Edwin Tribble, 79, a former city editor and Sunday editor of the old Washington Star, died of cancer May 26 at his home in Washington.

Mr. Tribble was born in Jefferson, Ga. His newspaper career began when he was in his teens. He worked his way through Mercer College with a part-time job on the Macon Telegraph. While still an undergraduate, he became city editor.

He came to Washington on Nov. 17, 1933, to take a job on The Star as a copy editor. He was city editor from 1949 to 1958 and Sunday editor from 1958 until he retired in 1972. The latter job gave scope to his interest in books and the arts.

In the course of his career Mr. Tribble was noted for the skill with which he trained several generations of reporters. A gentle, unruffled man of erudition and probity, his instructions to beginning newspaper people were succinct: "Get it straight, make it simple, keep it short."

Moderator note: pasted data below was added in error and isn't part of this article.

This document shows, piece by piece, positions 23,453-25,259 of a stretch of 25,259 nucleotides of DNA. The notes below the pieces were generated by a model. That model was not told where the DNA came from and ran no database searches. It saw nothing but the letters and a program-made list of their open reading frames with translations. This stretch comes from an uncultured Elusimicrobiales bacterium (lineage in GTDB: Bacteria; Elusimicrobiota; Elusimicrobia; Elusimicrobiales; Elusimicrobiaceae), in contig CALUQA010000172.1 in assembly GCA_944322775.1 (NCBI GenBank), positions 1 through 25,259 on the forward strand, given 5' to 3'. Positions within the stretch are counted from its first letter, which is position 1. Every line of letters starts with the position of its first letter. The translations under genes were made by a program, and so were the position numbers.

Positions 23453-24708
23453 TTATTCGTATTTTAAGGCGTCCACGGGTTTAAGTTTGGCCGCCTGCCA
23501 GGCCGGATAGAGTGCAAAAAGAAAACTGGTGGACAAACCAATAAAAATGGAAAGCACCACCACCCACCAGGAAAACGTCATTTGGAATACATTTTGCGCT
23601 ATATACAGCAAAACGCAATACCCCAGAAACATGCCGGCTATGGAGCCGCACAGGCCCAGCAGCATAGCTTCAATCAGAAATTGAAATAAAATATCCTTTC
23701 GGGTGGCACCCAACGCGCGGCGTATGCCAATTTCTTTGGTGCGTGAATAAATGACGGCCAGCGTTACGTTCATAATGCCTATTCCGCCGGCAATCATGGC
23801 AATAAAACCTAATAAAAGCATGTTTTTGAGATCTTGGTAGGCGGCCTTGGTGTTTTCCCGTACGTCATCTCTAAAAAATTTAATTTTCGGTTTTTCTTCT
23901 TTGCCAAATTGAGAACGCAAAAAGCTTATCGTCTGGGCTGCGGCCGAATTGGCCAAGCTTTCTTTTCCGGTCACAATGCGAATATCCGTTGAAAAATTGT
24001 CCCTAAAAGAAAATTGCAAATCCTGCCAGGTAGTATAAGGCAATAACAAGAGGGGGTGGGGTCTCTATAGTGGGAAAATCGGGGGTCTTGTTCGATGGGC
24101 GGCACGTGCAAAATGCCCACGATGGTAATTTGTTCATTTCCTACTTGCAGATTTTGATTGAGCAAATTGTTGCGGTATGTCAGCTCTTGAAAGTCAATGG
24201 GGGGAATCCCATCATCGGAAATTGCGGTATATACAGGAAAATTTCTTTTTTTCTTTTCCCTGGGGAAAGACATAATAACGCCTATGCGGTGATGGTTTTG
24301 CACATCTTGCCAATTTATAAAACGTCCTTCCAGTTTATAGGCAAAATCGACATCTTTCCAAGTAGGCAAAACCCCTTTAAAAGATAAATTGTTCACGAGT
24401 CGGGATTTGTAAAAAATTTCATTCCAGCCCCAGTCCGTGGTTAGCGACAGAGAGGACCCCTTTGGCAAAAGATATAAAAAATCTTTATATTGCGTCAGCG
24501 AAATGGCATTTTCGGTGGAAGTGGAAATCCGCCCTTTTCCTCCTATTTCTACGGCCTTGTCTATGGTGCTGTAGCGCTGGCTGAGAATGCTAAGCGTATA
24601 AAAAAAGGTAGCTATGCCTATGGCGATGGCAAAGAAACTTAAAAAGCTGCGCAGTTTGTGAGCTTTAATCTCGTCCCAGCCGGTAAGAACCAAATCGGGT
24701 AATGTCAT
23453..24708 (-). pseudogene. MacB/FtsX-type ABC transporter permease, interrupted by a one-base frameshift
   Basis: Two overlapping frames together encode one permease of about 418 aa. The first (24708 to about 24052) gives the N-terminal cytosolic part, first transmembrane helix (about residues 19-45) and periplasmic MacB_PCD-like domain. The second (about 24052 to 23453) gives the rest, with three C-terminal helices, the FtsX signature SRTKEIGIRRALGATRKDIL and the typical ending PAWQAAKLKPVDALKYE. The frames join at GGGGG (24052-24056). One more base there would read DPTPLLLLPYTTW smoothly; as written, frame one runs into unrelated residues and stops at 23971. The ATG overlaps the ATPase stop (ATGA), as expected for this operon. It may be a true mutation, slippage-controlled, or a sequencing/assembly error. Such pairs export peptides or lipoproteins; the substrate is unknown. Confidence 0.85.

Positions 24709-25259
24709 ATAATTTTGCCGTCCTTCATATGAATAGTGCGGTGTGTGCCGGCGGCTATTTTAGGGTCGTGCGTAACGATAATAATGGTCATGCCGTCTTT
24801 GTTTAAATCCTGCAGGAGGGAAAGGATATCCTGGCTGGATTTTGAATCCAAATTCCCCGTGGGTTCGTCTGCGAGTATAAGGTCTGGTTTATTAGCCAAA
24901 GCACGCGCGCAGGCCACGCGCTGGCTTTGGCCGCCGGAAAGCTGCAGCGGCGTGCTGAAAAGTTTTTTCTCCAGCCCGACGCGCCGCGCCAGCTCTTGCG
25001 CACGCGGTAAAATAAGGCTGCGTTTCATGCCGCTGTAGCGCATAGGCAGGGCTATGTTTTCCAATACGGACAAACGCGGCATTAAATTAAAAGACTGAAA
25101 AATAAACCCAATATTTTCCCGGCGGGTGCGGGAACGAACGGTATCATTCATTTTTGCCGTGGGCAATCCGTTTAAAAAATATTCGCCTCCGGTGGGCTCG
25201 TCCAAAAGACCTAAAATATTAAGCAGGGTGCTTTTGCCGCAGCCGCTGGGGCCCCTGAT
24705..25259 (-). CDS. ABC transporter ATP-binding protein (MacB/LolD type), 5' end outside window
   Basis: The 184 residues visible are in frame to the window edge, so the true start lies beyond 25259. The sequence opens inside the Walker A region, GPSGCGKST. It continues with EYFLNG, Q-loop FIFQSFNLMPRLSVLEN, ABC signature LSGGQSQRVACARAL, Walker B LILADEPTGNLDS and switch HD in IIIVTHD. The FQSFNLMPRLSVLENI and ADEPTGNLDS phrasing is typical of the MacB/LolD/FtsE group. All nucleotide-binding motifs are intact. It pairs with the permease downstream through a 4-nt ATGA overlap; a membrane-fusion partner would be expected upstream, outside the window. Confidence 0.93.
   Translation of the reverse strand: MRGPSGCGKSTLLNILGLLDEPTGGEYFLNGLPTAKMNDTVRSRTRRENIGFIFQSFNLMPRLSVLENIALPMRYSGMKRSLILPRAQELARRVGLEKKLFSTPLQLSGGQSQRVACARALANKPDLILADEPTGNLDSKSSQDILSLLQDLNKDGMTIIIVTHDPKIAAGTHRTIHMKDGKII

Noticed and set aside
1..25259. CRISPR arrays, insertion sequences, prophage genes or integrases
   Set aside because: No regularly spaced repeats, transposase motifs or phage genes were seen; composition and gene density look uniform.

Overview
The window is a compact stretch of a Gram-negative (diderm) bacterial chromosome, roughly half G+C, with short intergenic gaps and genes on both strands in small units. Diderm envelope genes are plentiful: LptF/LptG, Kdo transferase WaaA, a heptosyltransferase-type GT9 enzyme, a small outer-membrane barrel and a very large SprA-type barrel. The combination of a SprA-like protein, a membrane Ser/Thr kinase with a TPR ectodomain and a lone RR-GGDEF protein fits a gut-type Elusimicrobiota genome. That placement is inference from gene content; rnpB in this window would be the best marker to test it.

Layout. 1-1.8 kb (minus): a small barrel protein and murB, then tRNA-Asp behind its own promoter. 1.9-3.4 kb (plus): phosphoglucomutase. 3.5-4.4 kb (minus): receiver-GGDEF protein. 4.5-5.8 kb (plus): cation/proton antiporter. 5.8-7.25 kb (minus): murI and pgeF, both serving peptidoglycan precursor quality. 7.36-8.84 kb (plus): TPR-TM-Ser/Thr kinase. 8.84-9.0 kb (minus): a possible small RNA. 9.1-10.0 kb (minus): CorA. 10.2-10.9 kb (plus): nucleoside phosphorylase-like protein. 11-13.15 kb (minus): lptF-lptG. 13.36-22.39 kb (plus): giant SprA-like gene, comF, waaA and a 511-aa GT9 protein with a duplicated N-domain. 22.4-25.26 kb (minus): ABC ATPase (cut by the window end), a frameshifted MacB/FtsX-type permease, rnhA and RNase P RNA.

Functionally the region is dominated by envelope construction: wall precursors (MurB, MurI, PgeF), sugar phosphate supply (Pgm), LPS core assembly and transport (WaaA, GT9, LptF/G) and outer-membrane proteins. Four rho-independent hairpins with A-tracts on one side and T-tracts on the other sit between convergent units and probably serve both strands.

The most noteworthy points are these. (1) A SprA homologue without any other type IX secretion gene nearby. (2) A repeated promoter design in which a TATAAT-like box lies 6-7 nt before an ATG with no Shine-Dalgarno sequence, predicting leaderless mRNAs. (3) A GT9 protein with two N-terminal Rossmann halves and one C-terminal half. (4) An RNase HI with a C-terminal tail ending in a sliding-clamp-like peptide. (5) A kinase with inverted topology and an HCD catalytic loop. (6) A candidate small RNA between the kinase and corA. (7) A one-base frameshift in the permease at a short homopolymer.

In retirement, he edited the letters of Woodrow Wilson and Edith Bolling Galt. His book "A President in Love" had considerable success, and Mr. Tribble was bemused when it was sold to television, a medium he disdained.

In l984, he published "A Chime of Words," a collection of letters by the English essayist Logan Pearsall Smith. At the time of his death, he was working on a biography of William Short, the first American career diplomat, who served in the administration of President Thomas Jefferson.

During World War II, Mr. Tribble served in the Army. He lectured on journalism at American University for 20 years.

Survivors include his wife, the former Emily Cunningham, of Washington; one daughter, Emily Tribble Hart of St. Simons Island, Ga.; one sister, Mrs. Julius Mitchell Elrod of Griffin, Ga., and three grandchildren.